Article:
“The reason that’s important is that as we move into looking at some of the global competencies in innovation… students will need to be able to be nimble with the use of computers to compete in the global economy.”
Girls scored higher in overall computer literacy than boys, but boys reported being more confident performing advanced tasks such as creating a computer program or building a website.
Ontario teachers reported a higher level of confidence in using technology for their work than their counterparts in other participating jurisdictions, and schools in the province had equal or superior access to resources compared with the international average.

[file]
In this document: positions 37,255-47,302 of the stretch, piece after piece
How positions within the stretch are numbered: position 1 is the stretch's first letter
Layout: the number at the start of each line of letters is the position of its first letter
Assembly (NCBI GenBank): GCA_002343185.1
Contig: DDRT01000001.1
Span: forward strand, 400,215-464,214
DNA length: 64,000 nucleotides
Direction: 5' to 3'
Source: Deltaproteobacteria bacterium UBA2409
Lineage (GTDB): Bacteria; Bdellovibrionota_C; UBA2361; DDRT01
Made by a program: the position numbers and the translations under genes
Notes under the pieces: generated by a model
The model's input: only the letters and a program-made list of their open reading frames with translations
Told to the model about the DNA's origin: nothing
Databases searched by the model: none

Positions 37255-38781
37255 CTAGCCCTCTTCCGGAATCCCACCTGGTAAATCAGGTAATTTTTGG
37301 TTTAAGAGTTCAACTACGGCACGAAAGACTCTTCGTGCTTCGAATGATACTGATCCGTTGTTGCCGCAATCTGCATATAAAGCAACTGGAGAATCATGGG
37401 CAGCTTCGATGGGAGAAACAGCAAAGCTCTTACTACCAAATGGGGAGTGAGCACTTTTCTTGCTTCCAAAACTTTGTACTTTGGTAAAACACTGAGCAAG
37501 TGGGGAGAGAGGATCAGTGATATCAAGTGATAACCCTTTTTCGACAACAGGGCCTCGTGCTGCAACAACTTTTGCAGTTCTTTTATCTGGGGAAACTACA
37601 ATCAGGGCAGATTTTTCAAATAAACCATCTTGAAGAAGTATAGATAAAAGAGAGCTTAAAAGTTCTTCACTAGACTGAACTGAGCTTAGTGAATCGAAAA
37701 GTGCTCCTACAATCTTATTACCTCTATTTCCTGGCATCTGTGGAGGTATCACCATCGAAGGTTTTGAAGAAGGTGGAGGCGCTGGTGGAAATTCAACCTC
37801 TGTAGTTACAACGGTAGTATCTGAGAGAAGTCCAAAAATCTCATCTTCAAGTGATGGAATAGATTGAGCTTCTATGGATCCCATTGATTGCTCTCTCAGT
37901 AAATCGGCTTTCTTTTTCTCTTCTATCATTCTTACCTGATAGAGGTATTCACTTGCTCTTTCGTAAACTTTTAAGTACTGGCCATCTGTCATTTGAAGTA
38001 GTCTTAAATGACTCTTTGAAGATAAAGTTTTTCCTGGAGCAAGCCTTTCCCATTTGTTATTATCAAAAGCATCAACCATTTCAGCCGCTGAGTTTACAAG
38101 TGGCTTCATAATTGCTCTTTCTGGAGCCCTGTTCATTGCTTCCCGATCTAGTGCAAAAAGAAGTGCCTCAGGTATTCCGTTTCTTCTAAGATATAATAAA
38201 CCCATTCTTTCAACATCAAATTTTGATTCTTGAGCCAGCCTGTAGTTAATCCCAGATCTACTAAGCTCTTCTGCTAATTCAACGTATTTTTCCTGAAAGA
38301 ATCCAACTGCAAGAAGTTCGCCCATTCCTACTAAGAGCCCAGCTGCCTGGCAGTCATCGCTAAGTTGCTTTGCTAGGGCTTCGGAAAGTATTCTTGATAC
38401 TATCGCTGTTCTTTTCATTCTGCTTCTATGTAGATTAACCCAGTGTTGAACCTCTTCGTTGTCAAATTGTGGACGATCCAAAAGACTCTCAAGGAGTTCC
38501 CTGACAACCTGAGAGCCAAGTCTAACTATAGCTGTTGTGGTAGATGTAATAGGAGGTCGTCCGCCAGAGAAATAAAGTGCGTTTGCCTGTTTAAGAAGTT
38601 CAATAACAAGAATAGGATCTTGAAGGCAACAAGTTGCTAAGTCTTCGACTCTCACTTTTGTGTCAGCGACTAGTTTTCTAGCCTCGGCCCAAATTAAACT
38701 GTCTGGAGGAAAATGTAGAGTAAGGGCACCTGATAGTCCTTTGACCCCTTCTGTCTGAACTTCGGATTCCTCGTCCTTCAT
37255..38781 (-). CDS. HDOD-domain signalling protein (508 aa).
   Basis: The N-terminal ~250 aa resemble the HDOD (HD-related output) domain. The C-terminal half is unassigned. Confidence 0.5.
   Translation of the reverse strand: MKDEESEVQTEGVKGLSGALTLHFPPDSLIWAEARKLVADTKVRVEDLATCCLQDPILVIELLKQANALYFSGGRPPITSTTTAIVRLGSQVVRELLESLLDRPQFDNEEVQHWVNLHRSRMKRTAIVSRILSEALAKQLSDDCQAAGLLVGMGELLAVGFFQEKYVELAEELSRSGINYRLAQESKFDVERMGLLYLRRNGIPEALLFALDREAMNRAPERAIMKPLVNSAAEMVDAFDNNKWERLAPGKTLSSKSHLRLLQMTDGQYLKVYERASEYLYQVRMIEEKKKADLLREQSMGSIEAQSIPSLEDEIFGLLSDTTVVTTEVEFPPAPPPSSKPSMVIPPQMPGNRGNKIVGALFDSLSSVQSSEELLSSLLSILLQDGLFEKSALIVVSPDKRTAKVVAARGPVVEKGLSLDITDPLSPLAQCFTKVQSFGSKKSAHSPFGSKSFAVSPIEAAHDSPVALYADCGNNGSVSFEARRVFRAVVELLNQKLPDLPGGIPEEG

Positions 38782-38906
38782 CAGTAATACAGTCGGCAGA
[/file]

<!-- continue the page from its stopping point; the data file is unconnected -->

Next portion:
However, while principals reported that most Ontario schools made facilitating the use of technology a priority, they still put less emphasis on it than the international average in almost every area measured.
More Ontario schools complained that outdated and insufficient equipment was hindering their use of technology than in other jurisdictions. They also reported more difficulty developing expertise or obtaining technical support.
In Canada, only Ontario and Newfoundland and Labrador participated, but the results for Newfoundland and Labrador were not available.
WATCH: U.S. President Obama heads to Las Vegas after unveiling the most sweeping changes to immigration policy in three decades. But the plan is getting a chilly reception from Republicans. Susan McGinnis reports.
WASHINGTON – President Barack Obama invited a showdown with newly empowered Republicans in Congress, ordering far-reaching changes to the U.S. immigration system that will protect nearly 5 million people from deportation while testing the limits of his presidential powers.